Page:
Construction sites are among the most dangerous workplaces in America. Each year, nearly a thousand construction workers are killed and five hundred thousand are injured in falls, electrocution, crane accidents, scaffold accidents, welding, cutting and brazing accidents, and accidents caused by dangerous machinery. When a construction employee is injured, he can usually receive wage and medical benefits through workers’ compensation. And when the injury is caused as a result of defective machinery, or by the negligence of the architects, project owners, other contractors, or their employees, the construction worker can bring a civil lawsuit for damages that can far exceed what is available through workers’ compensation.
If you have been injured on a construction site, call our office immediately and speak with one of our experienced investigators.
There can be many dangers on a construction site, depending on the size, complexity and the nature of the work being done. Although less than one percent of the American workforce is involved in construction 20.5% of fatalities among private employees in 2014 were in the construction industry, according to the federal Occupational Safety and Health Administration: Link to: https://www.osha.gov/oshstats/commonstats.html]
Injuries on a construction site should be taken seriously.
There may be a wide variety of parties involved at a construction site with different responsibilities, including,
- The site’s owner,
- General (or prime) contractor and subcontractors,
- Construction managers,
- Equipment and material suppliers, and
- Architects and engineers.
The larger the project the more likely work and legal responsibilities will be delegated to a larger number of companies. If you are injured on a construction site to try to determine who is responsible you need to look at the extent of a party’s control over the premises and the degree of their control over the work itself. The construction site owner may have effectively given up control of the site to the general or prime contractor.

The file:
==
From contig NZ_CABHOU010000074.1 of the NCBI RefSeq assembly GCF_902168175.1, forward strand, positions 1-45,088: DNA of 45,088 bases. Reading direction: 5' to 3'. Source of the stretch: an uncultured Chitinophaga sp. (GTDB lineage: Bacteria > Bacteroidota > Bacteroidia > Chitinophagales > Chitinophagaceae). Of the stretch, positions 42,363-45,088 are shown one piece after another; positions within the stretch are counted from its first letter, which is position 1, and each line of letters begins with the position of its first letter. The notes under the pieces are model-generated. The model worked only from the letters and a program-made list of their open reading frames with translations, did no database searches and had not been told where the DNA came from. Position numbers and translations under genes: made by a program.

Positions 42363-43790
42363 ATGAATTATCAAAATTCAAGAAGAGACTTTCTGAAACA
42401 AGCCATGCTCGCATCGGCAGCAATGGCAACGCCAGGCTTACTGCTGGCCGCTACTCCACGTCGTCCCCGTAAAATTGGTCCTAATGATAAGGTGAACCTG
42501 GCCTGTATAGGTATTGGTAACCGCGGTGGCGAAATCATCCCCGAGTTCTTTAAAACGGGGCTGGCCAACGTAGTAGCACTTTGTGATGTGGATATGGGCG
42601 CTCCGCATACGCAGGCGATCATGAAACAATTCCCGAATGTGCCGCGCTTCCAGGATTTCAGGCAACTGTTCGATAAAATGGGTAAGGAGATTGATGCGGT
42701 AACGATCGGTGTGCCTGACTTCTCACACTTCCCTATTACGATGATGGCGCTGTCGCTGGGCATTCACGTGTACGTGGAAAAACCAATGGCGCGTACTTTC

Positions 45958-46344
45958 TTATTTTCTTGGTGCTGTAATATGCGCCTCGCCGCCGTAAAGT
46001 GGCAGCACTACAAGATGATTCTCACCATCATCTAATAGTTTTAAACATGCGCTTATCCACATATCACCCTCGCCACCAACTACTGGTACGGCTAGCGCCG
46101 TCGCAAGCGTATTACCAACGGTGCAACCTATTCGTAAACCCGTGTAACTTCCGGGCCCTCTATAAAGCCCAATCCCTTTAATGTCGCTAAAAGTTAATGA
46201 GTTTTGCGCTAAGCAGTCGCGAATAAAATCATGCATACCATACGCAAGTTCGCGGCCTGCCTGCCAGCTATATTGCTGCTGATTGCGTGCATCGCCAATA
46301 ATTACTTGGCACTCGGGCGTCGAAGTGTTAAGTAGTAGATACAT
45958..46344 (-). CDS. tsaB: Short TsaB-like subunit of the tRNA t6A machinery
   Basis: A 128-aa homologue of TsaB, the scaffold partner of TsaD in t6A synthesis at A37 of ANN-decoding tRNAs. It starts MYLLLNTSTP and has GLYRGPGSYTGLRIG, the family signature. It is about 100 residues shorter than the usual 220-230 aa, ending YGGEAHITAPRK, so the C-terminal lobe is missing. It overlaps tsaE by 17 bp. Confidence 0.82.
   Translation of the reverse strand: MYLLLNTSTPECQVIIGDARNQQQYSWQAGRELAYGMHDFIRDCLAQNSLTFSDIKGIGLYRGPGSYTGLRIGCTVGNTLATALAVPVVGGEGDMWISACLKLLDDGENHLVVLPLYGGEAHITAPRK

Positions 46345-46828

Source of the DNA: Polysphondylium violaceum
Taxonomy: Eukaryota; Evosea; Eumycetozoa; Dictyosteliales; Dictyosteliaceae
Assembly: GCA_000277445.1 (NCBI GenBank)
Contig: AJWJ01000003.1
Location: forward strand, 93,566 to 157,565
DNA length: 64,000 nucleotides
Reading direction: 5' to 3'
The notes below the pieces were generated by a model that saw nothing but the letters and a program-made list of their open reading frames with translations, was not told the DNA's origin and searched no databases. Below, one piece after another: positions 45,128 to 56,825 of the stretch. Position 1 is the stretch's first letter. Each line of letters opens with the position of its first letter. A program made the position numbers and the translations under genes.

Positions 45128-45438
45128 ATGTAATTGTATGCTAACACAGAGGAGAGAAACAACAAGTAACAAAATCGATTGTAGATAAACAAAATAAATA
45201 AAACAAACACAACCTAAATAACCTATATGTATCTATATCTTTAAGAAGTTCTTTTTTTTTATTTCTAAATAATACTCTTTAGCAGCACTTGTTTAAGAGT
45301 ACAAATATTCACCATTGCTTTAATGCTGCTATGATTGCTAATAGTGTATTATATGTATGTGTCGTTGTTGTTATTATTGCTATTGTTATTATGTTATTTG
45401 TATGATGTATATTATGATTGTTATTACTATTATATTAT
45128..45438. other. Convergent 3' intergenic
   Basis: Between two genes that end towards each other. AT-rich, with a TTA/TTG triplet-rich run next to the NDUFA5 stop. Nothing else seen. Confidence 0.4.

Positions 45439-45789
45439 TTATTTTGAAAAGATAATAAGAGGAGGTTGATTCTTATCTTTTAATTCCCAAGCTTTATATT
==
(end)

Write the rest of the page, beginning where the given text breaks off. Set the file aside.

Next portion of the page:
General and subcontractors must provide a construction site that is reasonably safe. They have a legal duty to,
- Warn of any defects or hazards at the site and hazards inherent in the work being done.
- Ensure that, to the degree, they have control over a part of the work being performed, that work is being performed safely. This includes the hiring of reasonably competent employees and complying with safety regulations.
Architects and engineers have differing responsibilities which should be spelled out in their contract with the site owner. Duties may cover observing the work to ensure compliance with plans and specifications as well as site inspection to make sure safety rules and regulations are being met. In addition, design professionals are held to certain standards in performing professional services and may be held liable for injuries as a result of a failure to meet those standards.
If a piece of equipment or the material being used is to blame for an injury the company that made it, marketed it, sold it, maintained or controlled it may be held legally responsible.
If you or a loved one has been injured at a construction site, contact our office. Given the number of parties involved and the potential number of defendants, this is not the type of injury you want to try to settle on your own. Statutes of limitations apply so call us today.